Could QB Wentz wind up like Luck?

The Morning Call - - SPORTS -

PHILADELPH­IA — News of In­di­anapo­lis Colts quar­ter­back An­drew Luck’s sud­den de­ci­sion to re­tire at age 29 stunned the NFL com­mu­nity on Satur­day night and had to make more than a few Philadelph­ia Ea­gles fans think about cer­tain par­al­lels with Car­son Wentz. You know, a tal­ented quar­ter­back in his ath­letic prime who’s al­ways get­ting in­jured and miss­ing time and con­stantly re­hab­bing one thing or an­other.

Af­ter los­ing Pey­ton Man­ning, the Colts re­built their fran­chise around Luck, who just kept break­ing down and fi­nally de­cided he couldn’t carry the weight of the fran­chise on his con­sid­er­ably broad shoul­ders any­more.

The Ea­gles are fol­low­ing a sim­i­lar plan with Wentz, build­ing their fran­chise around him in the post-Chip Kelly/quar­ter­back du jour era of 2013 through 2015.

They first com­mit­ted to him in 2016 by trad­ing up to se­lect him with the sec­ond pick in the 2016 NFL Draft, then re­newed their vows this off­sea­son by lock­ing him in with a lu­cra­tive con­tract extension and adding to an al­ready strong of­fen­sive line by draft­ing left tackle of the fu­ture An­dre Dil­lard in the first round.

Wentz, in turn, com­mit­ted him­self to a new train­ing and diet reg­i­men that re­shaped his body into one that he and the Ea­gles be­lieve will be most re­sis­tant to soft-tis­sue in­juries. Fur­ther­more he un­der­stands the value of pro­tect­ing him­self by tak­ing fewer sacks and get­ting down quicker as he con­tin­ues to bal­ance the risk-re­ward fac­tors as­so­ci­ated with ex­tend­ing plays.

It’s a per­fect re­la­tion­ship. There’s no dis­put­ing it.

Still, there are no guar­an­tees in the NFL, where change so of­ten hap­pens in the blink of an eye — with no warn­ing.

Wentz can con­trol only so much.

The rest is fate, and if, say, an­other cat­a­strophic in­jury should fol­low the wrist in­jury that forced him to miss most of his se­nior sea­son at North Dakota State in 2015, the bro­ken rib that kept him out of ac­tion for al­most the en­tire pre­sea­son as a rookie in 2016, the rup­tured ACL that landed him on in­jured re­serve in 2017 and the stress frac­ture that forced him to the side­line again last sea­son, it prob­a­bly shouldn’t be sur­pris­ing if he con­cludes that his Au­di­ence of One has a dif­fer­ent plan for him.

To be fair, com­par­ing Wentz to Luck might not be so fair. Luck has dealt with far more se­ri­ous health is­sues and has missed more time than Wentz. Luck has had vir­tu­ally no luck. He had a lac­er­ated kid­ney at one point, for goodness sake. On top of that, he wasn’t af­forded the same kind of pro­tec­tion from his team, to hear an­a­lyst War­ren Sharp tell it.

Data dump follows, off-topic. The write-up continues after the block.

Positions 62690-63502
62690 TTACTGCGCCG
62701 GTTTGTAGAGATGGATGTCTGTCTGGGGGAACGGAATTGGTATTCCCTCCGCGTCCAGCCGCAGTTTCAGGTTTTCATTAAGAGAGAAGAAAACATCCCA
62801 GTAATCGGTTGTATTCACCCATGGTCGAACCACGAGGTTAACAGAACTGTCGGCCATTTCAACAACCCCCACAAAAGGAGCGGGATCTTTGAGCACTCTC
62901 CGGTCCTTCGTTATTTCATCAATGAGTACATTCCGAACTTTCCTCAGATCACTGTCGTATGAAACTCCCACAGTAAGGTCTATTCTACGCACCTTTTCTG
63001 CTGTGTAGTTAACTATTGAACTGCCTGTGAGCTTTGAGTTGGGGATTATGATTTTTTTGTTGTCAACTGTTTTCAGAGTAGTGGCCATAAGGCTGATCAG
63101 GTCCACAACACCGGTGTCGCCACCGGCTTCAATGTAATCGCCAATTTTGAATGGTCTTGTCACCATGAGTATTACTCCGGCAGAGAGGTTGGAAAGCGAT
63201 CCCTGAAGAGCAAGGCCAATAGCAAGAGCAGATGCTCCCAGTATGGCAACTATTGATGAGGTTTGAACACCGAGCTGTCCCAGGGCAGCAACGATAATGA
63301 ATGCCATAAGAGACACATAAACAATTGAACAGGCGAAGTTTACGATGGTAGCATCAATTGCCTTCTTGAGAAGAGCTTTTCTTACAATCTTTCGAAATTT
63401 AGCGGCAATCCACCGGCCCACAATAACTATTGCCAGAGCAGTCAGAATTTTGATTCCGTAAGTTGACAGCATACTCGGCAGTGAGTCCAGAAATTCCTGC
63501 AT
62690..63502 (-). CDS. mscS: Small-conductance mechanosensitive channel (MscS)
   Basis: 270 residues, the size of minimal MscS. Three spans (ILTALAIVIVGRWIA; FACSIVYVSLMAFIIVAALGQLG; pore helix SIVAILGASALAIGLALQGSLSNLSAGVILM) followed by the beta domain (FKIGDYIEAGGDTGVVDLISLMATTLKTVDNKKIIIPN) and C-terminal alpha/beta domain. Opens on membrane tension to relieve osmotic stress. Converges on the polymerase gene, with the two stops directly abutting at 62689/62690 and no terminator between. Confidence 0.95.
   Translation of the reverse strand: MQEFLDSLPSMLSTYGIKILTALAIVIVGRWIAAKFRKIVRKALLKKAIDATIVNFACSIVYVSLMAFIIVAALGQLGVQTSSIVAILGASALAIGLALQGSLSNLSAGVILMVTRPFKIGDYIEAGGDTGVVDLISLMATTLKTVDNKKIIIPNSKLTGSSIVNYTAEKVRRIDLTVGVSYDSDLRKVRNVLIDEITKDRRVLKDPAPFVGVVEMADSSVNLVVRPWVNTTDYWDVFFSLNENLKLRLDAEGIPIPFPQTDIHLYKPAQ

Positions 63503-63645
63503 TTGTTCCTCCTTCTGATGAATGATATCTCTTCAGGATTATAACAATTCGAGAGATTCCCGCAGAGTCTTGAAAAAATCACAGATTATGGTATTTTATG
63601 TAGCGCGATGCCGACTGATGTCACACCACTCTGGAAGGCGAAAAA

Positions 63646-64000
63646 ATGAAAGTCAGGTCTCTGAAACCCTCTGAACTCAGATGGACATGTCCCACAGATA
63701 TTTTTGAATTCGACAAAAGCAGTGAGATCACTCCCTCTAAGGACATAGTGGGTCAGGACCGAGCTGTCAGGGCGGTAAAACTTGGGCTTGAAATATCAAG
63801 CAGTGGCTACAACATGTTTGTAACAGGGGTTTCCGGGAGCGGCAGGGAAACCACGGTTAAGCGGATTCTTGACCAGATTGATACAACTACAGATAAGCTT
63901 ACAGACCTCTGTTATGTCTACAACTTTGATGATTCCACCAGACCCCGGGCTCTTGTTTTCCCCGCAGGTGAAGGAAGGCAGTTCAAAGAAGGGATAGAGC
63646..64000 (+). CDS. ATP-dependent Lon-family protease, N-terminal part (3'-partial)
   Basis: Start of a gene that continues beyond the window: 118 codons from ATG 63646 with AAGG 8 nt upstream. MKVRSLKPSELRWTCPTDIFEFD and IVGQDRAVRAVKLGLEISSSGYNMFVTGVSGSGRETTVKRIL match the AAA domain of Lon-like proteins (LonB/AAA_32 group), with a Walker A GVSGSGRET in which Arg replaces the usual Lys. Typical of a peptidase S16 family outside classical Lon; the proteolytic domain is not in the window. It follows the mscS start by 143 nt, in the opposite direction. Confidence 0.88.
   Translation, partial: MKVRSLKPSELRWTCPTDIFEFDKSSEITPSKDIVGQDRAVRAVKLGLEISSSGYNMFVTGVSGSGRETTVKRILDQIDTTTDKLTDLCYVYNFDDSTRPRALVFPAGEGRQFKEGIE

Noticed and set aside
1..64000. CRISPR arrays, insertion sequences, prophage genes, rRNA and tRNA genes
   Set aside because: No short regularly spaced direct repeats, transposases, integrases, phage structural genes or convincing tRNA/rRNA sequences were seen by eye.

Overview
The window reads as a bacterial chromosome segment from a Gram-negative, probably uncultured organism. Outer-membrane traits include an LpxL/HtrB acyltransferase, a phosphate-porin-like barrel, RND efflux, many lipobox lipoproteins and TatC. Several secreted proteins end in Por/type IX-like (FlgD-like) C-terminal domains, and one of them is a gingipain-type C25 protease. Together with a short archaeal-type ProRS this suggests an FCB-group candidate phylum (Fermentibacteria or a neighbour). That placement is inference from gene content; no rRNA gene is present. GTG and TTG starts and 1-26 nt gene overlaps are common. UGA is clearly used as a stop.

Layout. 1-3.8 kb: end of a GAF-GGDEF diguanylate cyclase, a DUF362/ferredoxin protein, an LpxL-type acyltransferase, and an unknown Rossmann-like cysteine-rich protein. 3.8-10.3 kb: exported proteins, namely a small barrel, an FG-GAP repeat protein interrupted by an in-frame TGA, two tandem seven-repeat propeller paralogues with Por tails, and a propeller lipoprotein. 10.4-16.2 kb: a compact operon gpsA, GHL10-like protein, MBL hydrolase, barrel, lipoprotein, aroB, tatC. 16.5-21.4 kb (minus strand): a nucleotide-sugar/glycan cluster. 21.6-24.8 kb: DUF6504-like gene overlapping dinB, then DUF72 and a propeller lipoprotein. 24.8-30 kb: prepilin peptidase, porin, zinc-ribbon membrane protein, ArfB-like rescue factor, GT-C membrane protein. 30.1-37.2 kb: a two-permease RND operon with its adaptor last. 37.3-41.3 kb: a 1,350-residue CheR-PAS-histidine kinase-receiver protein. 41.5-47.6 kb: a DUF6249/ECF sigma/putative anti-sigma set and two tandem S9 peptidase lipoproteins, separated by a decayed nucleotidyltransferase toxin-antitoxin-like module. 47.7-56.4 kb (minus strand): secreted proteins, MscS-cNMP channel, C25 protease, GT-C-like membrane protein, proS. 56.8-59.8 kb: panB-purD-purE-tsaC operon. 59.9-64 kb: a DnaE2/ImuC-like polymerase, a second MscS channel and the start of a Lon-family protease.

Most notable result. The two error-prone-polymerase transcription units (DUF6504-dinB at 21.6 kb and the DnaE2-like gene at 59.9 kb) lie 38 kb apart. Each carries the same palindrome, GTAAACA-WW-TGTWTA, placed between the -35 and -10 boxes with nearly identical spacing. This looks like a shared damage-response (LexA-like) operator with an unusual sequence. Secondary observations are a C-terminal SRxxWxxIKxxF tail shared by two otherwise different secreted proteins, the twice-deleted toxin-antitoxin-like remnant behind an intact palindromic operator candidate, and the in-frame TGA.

Sharp con­tends that for­mer Colts gen­eral man­ager Ryan Grig­son “killed An­drew Luck’s ca­reer,” by ne­glect­ing the of­fen­sive line from 2012 through 2015, re­sult­ing in 16 pres­sures per game dur­ing Grig­son’s ten­ure. That was the most in the league dur­ing that span.

Even af­ter the Colts re­built their line fol­low­ing Grig­son’s de­par­ture in 2017, coach Frank Re­ich de­cided to fire of­fen­sive line coach Dave DeGuglielm­o this Jan­uary, fol­low­ing a sea­son in which they ranked No. 2 in pass block­ing and No. 4 in run block­ing, ac­cord­ing to Foot­ball Out­siders. This, af­ter Luck was named NFL come­back player of the year for lead­ing them to the di­vi­sional round of the play­offs.

The Ea­gles have had no such is­sues (other than some of their of­fen­sive line­men get­ting in­jured and, in Lane John­son’s case, sus­pended) since draft­ing Wentz.

Still, it’s not un­rea­son­able to project an early re­tire­ment if this four-year trend of in­juries turns into five or six or seven.

If it did, there’s no ques­tion his team­mates would un­der­stand, based on their reaction to Luck’s de­ci­sion.

“He’s got to do what’s best for his body and his mind,” said de­fen­sive tackle Has­san Ridge­way, a for­mer team­mate of Luck. “So you’ve got to un­der­stand where he’s com­ing from.”

Tight end Zach Ertz also was a team­mate of Luck’s. They played to­gether at Stan­ford.

“It’s not an easy de­ci­sion to make,” Ertz said. “But this game is tough enough to play as it is. And it’s im­pos­si­ble to play if you’re 50% in and 50% out. It’s not good for your­self, it’s not good for your team.”

Ertz com­pli­mented his friend and for­mer team­mate for the way he han­dled him­self.

“To kind of see him be so vul­ner­a­ble, be so open … I’m proud of him,” Ertz said.

Mean­while, Ea­gles coach Doug Ped­er­son has to won­der about what more in­juries could mean for Wentz, and it’s not un­rea­son­able to think those thoughts came up dur­ing the con­ver­sa­tion he had with Re­ich, his good friend and for­mer of­fen­sive co­or­di­na­tor, af­ter Luck an­nounced his re­tire­ment.

“Ob­vi­ously, I won’t get into that,” Ped­er­son said Sun­day be­fore prac­tice. “It’s a per­sonal na­ture, but we have talked, yes.”

When­ever one coach’s big­gest fear be­comes a friend’s re­al­ity, de­tails aren’t even nec­es­sary.

The Ea­gles and Wentz are do­ing ev­ery­thing they can to en­sure Wentz en­joys a long ca­reer. There’s noth­ing they can do to guar­an­tee it.

That les­son was un­der­scored for ap­prox­i­mately the 71,299th time on Satur­day night, so no sense wor­ry­ing about it any longer.

Morn­ing Call re­porter Nick Fierro can be reached at 610-778-2243 or [email protected]


Car­son Wentz has bat­tled in­juries since his se­nior year in col­lege.

Nick Fierro

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